What Does the Word Decimated Mean and How Did it Originate?

Around 1663, the word decimate began mean being destroyed through a catastrophe or severe loss.

But the word originated as a disciplinary practice of the Roman army.

Soldiers convicted of cowardice or mutiny were gathered into units of ten.

Lots were drawn, and the loser was decimated, clubbed and stoned to death, by the remaining nine.

Morale increased significantly after a Roman decimation.

After a decimation, the remaining nine convicted soldiers were given rations of barley instead of wheat and forced to sleep outside of the army encampment.

Although decimation inspired discipline and resolve, it was used sparingly because it significantly reduced troop strength.

About Karen Hill

Karen Hill is a freelance writer, editor, and columnist. Born in New York, her work has appeared in the Examiner, Yahoo News, Buzzfeed, among others.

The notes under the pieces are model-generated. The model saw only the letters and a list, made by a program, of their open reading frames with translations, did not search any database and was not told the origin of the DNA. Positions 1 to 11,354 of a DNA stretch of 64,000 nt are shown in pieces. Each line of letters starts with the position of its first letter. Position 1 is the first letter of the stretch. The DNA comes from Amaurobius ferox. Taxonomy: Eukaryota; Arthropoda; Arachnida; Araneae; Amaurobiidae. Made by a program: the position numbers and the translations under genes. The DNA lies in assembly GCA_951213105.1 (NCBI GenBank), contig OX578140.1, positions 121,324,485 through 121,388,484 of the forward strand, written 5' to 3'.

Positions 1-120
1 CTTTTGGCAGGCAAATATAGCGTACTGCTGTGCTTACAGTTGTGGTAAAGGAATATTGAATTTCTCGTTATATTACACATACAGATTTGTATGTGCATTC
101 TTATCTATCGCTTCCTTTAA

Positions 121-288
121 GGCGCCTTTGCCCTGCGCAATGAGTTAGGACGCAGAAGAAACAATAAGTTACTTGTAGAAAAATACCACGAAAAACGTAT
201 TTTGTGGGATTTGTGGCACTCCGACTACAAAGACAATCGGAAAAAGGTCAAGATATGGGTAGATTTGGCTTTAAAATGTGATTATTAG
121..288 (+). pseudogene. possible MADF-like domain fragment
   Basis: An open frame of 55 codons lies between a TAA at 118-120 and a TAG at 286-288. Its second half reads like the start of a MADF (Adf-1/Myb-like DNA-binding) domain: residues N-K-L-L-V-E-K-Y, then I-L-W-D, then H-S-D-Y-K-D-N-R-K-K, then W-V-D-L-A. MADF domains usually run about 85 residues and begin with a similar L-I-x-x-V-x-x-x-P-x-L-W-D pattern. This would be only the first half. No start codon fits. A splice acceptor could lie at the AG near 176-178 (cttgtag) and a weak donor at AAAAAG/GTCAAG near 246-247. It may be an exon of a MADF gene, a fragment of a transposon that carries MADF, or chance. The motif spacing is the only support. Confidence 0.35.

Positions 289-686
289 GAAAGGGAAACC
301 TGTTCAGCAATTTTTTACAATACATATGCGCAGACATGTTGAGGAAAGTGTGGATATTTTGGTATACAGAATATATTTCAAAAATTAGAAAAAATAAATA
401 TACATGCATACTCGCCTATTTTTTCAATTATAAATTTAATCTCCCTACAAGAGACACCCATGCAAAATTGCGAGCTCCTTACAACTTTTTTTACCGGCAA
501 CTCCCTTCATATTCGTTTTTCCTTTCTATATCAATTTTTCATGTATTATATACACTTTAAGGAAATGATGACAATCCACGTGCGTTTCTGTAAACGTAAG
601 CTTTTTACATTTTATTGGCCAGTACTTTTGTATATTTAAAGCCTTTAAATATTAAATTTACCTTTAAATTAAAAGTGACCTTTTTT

1 thought on “What Does the Word Decimated Mean and How Did it Originate?”

  1. The Roman discipline method was a “Unit” punishment and involved the whole unit being paraded and every ten soldier was executed. This was done for units who retreated in what was considered a cowardly manner.

    Later use:

    c.1600, in reference to the practice of punishing mutinous military units by capital execution of one in every 10, by lot; from L. decimare “to take the tenth,” from decimus “tenth” (see decimation). It has been used (incorrectly, to the irritation of pedants) since 1660s for “destroy a large portion of.” Related: Decimated (c.1600); decimating (1660s).

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